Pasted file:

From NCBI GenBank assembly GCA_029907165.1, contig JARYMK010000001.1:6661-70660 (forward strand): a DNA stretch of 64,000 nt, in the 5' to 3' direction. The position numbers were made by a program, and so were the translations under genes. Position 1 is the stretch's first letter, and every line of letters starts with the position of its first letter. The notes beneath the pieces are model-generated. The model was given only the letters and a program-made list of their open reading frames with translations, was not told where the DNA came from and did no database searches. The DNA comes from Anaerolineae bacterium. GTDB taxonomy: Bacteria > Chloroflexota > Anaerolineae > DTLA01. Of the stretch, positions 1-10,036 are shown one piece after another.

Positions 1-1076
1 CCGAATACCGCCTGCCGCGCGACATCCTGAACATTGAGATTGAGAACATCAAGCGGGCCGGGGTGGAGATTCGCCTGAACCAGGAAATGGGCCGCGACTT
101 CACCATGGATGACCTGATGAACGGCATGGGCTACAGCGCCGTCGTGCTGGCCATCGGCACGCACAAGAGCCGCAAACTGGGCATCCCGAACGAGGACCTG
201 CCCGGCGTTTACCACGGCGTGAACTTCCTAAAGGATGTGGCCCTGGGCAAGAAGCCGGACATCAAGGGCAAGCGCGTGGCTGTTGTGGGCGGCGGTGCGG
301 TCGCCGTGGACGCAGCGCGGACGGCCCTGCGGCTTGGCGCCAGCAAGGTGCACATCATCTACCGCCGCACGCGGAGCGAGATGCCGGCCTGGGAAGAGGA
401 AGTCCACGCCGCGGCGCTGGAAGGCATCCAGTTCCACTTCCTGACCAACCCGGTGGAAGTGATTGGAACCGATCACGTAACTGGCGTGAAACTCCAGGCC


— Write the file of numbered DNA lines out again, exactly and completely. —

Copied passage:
From NCBI GenBank assembly GCA_029907165.1, contig JARYMK010000001.1:6661-70660 (forward strand): a DNA stretch of 64,000 nt, in the 5' to 3' direction. The position numbers were made by a program, and so were the translations under genes. Position 1 is the stretch's first letter, and every line of letters starts with the position of its first letter. The notes beneath the pieces are model-generated. The model was given only the letters and a program-made list of their open reading frames with translations, was not told where the DNA came from and did no database searches. The DNA comes from Anaerolineae bacterium. GTDB taxonomy: Bacteria > Chloroflexota > Anaerolineae > DTLA01. Of the stretch, positions 1-10,036 are shown one piece after another.

Positions 1-1076
1 CCGAATACCGCCTGCCGCGCGACATCCTGAACATTGAGATTGAGAACATCAAGCGGGCCGGGGTGGAGATTCGCCTGAACCAGGAAATGGGCCGCGACTT
101 CACCATGGATGACCTGATGAACGGCATGGGCTACAGCGCCGTCGTGCTGGCCATCGGCACGCACAAGAGCCGCAAACTGGGCATCCCGAACGAGGACCTG
201 CCCGGCGTTTACCACGGCGTGAACTTCCTAAAGGATGTGGCCCTGGGCAAGAAGCCGGACATCAAGGGCAAGCGCGTGGCTGTTGTGGGCGGCGGTGCGG
301 TCGCCGTGGACGCAGCGCGGACGGCCCTGCGGCTTGGCGCCAGCAAGGTGCACATCATCTACCGCCGCACGCGGAGCGAGATGCCGGCCTGGGAAGAGGA
401 AGTCCACGCCGCGGCGCTGGAAGGCATCCAGTTCCACTTCCTGACCAACCCGGTGGAAGTGATTGGAACCGATCACGTAACTGGCGTGAAACTCCAGGCC